Burgundy is located just to the east of the central area of France and is made up of four departments: Cote d’Or, Nievre, Saone et Loire and Yonne. Bourgogne (French for Burgundy) is best known for the wine produced in the area and its chateaux.
Some of the best cities to live in France like Beaune, Dijon, Chalon-sur-Saône and smaller medieval towns like Chalon-sur-Saône, Tournus and Autun can be found here.
The department of Nievre has the lowest property prices in Burgundy with an average of 82,000 euros. Homes such as timber-frame houses offer a taste of traditional French life and it is possible to find some that have been sympathetically renovated, or that need renovating for an affordable price. Also, long-term lettings are available from about 700 euros per month.
This area is very popular for retirees from Switzerland because of its close vicinity to the French-speaking part of their country of origin and the cheap living costs, combined with a good healthcare system.
Best Places in France To Live If You Don’t Speak French: Brittany
There is an old saying that in Brittany (French: Bretagne) you can experience all four seasons in one day because of the rapid changes in the weather. Brittany was and is an inspiration for many painters and writers. The unique nature and numerous well-preserved sacred buildings and sights are an irresistible attraction, especially to Brits moving to France from UK.
Brittany’s landscapes are rich in contrast, and places steeped in history invite you to hike. Nature and culture of Brittany can be discovered on approximately 5,000 kilometers of hiking trails.
Flowers along the coast in Brittany.
From 125,000 euros you will find yourself a property in the Cotes d'Armor department. Most properties in Brittany are less than one hour’s drive from the sea. The closer to the sea, the more expensive it gets. If you are up to some renovation work, you can find properties around 34,000 euros. A refurbished two-bedroom cottage with furniture and garden costs about 450 euros per month.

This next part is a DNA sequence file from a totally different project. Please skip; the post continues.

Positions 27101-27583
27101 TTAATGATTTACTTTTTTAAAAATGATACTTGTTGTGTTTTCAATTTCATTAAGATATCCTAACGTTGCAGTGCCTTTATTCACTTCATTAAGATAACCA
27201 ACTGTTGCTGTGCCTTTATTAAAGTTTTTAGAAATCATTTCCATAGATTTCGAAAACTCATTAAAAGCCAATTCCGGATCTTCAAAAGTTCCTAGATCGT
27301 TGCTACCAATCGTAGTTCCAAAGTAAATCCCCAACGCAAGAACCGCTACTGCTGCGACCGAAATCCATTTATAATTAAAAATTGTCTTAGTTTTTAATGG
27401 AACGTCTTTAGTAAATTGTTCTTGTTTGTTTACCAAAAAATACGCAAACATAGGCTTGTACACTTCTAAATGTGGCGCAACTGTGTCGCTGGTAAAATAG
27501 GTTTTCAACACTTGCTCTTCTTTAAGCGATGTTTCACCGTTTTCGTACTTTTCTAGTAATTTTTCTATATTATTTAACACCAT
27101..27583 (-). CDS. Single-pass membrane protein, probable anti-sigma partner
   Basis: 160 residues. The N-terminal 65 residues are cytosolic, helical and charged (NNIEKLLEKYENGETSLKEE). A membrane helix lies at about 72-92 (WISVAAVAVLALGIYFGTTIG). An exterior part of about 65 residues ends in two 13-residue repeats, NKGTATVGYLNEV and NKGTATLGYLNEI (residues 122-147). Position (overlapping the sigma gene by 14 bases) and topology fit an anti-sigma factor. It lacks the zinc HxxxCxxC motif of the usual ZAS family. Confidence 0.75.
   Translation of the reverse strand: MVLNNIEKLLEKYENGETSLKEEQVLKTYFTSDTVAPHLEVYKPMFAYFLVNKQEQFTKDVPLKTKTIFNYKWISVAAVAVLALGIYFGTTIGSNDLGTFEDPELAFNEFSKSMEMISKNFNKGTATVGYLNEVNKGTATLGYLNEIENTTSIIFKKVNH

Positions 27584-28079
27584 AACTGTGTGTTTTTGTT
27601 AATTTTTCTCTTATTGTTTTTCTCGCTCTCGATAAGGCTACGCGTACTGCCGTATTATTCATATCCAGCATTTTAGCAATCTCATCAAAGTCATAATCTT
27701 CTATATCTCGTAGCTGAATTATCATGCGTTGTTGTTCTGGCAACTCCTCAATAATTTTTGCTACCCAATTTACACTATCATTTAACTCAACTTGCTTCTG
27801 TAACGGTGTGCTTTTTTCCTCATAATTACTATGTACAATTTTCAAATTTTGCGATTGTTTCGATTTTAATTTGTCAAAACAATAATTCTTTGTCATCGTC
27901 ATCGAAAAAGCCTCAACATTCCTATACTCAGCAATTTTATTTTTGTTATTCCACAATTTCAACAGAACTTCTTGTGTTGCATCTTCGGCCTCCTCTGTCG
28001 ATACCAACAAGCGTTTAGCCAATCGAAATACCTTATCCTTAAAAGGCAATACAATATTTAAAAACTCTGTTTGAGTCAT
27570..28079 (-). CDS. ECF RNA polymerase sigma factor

Retire To France With Excellent Train Connections: Pays De La Loire
Pays De La Loire is a laid-back region with the main city Nantes hosting a population of about 900,000 people. Cheese, wine, and cider are the products of the region. Much of the area is rural and scattered with small villages.
Visiting chateaux in Pays de la Loire.
In this area, you will find some of the best towns to live in France for Brits, who need to head back to the UK regularly, because of the great connections by the Eurostar train. It’s only a little bit more than a four hours drive and Paris is only two hours away. Like in the Dordogne, a big community of British expats finds themselves in this area, too.
The Pays de la Loire is a cheaper alternative to Normandy or Brittany. Buying in Pays De La Loire can be as affordable as 80,000 euros for a two-bedroom house in the cheapest department of Mayenne. You can find a long-term rental from 450 euros per month for a furnished and refurbished two-bedroom apartment.
Best Place To Retire in France Between Ancient Volcanos: Auvergne-Rhône-Alpes
Clermont-Ferrand is the capital of the Auvergne and is situated in the middle of the Puy-de-Dôme department. As one of the oldest French cities, it features some unique religious architecture like the Gothic cathedral and a Romanesque church.